As the calendar turned to the year 2020, the respective medical staffs at Brattleboro Memorial Hospital and at Grace Cottage Hospital in Townshend could see the gathering storm that would be the COVID-19 pandemic coming straight toward them.
“Yes, we were watching the situation very closely, as most health care organizations were at the time,” said Grace Cottage President and CEO Douglas DiVello. “I think we all realized at the time [in January 2020] that it was eventually going to get here.”
“All the physicians and most of the nurses spent a lot of time reading and talking about the evolving science of COVID-19,” said Dr. George Terwilliger, Grace Cottage's chief medical officer. “Unfortunately, early on, there was very little known about it. So we were scared.”
With so much still not known about COVID-19 by last March, other than it was deadly and spreading rapidly around the globe, both Grace Cottage and BMH focused on what they could control - namely, preparation and prevention.
At BMH, personnel quickly went into what they call “Incident Command” status. President and CEO Steve Gordon described it as “a military structure for rapid decision-making. We put together an executive council made up of administrators and clinicians, who would guide all of our decisions through this pandemic.”
Normally, Gordon said that Incident Command is used for a short-term event, such as a big accident on Interstate 91 or a fire or chemical spill that causes numerous casualties. The practice was never really designed to be used over a period of months.
At BMH, Incident Command remained in effect from March until August last year, with meetings nearly every day to make decisions about what needed to be done.
“We looked at all of the things that we needed to do, from limiting access to two entrances at the hospital, freeing up our screeners by consolidating medical practices, looking at policies, and procedures related to the use of personal protective equipment, or PPE.
“The amount of decisions being made on a rapid basis was pretty phenomenal,” Gordon said. “And that's what this incident command structure allows you to do, rather than the typical structure where decisions have to be made through different layers and different avenues. This is much more streamlined.”
Being streamlined and nimble is a daily reality at Grace Cottage, the smallest hospital in Vermont. Terwilliger said that he and his colleagues quickly developed and implemented a screening system where every employee is evaluated daily for fever and other COVID-19 symptoms, as well as tested regularly for the virus.
“We have to check temperatures and sign in every morning,” he said. “That is actually required to this day. We started that very early. We had been wearing masks for a long, long time and, when we didn't have enough manufactured medical masks, we were constructing cloth masks.”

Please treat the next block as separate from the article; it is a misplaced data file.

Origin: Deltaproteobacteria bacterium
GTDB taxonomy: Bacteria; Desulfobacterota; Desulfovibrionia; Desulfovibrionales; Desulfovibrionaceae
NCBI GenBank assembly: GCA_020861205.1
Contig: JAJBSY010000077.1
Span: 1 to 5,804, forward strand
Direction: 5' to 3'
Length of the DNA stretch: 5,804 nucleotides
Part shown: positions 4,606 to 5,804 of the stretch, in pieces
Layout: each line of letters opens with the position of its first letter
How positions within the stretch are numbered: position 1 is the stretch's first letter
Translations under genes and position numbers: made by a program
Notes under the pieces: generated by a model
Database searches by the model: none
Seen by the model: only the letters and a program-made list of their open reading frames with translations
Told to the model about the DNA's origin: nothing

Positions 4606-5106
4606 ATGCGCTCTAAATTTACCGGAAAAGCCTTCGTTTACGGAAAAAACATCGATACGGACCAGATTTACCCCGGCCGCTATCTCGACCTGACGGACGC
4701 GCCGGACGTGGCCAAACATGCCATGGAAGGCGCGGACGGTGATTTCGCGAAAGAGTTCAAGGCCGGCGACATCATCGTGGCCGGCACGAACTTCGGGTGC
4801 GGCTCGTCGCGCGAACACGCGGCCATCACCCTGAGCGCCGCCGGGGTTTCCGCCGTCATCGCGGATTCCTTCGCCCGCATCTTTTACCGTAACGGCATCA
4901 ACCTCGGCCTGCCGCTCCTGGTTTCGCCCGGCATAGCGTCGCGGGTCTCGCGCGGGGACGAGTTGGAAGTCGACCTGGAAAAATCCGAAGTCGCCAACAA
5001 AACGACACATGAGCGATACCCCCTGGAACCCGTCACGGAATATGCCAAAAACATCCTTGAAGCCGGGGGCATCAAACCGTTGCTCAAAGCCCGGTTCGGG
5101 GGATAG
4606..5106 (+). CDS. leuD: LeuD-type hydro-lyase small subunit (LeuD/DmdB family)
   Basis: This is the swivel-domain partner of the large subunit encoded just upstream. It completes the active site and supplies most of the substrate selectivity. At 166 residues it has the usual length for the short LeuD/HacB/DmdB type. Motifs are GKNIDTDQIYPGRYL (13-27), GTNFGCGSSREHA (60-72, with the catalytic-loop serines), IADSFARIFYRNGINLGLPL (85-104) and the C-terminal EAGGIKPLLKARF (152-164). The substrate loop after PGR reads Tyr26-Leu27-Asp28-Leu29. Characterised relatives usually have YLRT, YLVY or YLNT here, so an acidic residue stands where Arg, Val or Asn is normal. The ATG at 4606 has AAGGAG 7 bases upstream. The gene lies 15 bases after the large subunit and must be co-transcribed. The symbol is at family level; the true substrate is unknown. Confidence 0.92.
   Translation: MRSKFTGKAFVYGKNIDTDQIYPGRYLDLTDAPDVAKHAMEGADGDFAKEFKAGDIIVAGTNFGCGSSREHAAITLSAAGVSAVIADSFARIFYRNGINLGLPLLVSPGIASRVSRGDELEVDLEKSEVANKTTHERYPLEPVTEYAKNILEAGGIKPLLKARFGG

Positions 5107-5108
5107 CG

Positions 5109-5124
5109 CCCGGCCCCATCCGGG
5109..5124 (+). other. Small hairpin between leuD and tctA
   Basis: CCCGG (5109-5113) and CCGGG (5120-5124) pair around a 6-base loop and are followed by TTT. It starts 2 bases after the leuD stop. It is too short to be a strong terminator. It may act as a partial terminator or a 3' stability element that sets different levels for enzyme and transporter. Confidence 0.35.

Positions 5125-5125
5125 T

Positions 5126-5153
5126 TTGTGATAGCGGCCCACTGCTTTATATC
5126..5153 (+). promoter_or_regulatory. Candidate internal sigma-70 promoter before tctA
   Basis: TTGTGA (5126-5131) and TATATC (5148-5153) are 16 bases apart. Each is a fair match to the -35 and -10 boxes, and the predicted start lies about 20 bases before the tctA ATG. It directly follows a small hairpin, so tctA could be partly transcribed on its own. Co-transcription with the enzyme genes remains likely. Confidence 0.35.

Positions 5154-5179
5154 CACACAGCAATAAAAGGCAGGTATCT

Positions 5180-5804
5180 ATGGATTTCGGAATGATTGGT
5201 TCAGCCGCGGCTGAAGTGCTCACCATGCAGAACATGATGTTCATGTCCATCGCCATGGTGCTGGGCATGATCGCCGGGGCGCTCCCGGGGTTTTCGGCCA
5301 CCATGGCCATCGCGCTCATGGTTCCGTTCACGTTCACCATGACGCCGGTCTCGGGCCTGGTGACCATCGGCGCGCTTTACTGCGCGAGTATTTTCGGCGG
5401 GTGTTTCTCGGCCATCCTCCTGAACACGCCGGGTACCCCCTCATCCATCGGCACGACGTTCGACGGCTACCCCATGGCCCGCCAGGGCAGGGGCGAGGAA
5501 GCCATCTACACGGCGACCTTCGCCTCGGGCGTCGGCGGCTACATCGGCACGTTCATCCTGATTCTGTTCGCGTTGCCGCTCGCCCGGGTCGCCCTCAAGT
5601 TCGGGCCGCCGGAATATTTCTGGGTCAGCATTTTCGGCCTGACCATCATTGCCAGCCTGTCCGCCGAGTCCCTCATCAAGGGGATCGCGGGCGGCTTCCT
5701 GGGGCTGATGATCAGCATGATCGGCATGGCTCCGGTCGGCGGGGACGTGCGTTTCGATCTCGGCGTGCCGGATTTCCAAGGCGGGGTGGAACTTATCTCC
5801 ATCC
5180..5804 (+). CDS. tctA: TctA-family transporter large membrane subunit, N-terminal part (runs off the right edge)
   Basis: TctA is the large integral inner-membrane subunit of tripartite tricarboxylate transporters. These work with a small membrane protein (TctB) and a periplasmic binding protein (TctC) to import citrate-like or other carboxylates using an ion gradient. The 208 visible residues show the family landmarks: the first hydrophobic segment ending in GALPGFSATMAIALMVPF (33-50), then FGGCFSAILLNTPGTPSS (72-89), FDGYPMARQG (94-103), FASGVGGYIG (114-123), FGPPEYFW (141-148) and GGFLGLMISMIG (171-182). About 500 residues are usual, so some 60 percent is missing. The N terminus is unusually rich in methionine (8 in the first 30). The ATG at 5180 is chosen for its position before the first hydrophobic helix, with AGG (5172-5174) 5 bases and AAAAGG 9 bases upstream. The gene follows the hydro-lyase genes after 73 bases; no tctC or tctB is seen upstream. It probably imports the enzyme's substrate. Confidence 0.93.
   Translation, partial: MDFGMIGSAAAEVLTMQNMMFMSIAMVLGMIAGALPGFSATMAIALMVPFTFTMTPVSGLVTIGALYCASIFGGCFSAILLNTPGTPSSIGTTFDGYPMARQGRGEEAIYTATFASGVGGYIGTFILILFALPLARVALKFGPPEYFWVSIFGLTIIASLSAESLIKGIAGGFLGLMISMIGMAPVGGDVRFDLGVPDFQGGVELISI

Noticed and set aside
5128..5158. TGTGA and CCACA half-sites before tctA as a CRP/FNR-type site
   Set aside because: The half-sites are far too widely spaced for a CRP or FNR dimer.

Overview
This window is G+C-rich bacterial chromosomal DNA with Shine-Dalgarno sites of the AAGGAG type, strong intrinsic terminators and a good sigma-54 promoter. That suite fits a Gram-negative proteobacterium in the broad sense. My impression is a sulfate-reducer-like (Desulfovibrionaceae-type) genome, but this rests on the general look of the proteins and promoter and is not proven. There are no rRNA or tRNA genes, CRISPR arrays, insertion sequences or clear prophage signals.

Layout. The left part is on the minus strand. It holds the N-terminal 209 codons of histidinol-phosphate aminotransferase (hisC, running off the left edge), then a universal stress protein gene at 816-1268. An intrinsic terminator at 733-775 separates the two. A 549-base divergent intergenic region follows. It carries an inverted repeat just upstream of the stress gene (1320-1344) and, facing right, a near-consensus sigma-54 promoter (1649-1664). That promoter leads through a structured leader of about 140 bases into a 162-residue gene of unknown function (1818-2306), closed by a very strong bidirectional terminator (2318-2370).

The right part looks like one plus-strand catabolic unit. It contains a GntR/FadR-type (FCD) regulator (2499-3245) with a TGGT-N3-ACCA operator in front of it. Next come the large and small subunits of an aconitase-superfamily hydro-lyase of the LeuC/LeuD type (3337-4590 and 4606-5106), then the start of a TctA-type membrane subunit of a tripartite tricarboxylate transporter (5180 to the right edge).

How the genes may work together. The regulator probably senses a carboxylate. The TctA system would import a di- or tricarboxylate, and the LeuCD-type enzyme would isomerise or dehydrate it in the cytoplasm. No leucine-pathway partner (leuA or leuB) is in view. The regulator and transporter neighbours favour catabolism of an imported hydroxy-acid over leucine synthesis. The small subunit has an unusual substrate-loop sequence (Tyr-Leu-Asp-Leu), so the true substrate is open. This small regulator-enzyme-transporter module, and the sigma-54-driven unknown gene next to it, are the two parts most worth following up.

Gordon said BMH implemented a similar policy for employee and client screening that also continues to this day.
Masks and protective gowns were tough to come by last March and April, but all over Windham County, community members stepped up to fill the gaps.
“They were delivering hundreds of masks to our doorstep every week,” said Grace Cottage Director of Development and Community Relations Andrea Seaton.
“We had people calling us saying they had some extra K-95 masks in their shops, while others were sewing cloth masks for us,” she said. “WW Building Supply down the road made about a thousand face shields for us.”
“It was really, really heartwarming to see how the community helped us out,” Seaton said. “They wanted us to survive and not get knocked offline by an epidemic.”
Gordon said BMH had a good supply of PPE gear as the pandemic began, but community members were generous about supplying homemade masks and gowns for the hospital to use. The hospital also made the PPE supply last longer by cutting back on elective surgeries.
The Grace Cottage engineering team sprang into action, building negative-pressure isolation rooms where contaminated air is sucked out of the space where COVID-19 patients are being treated.
That measure was just one of the many improvisations from a hospital staff who creatively prepared for a surge that, thankfully, never happened.
“They're very talented, and they do a lot with a little,” Terwilliger said of the GCH engineers.
“We explored ways to [set up] critical care for a large number of people in our hospital,” he recalled. The engineers found old oxygen concentrators, “still functional, that were left over from the days when there wasn't bottled oxygen delivered through the wall sockets.”
“We had them dusted off, and now we actually have 10 or 12 of those so we [could] provide oxygen for a large number of people if that [need] came to pass,” he said. “Fortunately, it didn't.”
“We were able to cobble together three ventilators,” Terwilliger said. “We still have those three, and we are able to eventually procure more from the federal government.”
Telemedicine is here to stay
Gordon said that telemedicine - medical visits by phone or online for non-urgent care - used to be about 5 percent of BMH's patient consultations. With the pandemic, more than 20 percent of consultations are now done remotely, and Gordon believes that percentage will keep increasing.
“The challenge with that, as you're well aware of in Vermont, is that connectivity to the internet is still a problem in many places,” he said. “So it does have limitations in an area like like ours. But it is here.”
“Telemedicine has been a real boon for some patients who have great difficulty and mobility issues and can't get in very easily,” Terwilliger said. “It really makes sense for them.”
He said that many patients have continued to do some of those remote calls even after getting the all-clear for in-person visits.
“We always feel like we get a better product if you're face-to-face, and it's still not ideal,” he cautioned. “It's better to be in person. We just wish our internet would improve here.”
However, telemedicine doesn't take care of a real problem for hospitals: the drastic decrease in patient volume that every hospital in Vermont has experienced.
“We have suffered volume decreases of anywhere between 10 to 20 percent,” said Gordon. “Every hospital in the state has pretty much suffered volume decreases of anywhere from 10 to 20 percent.”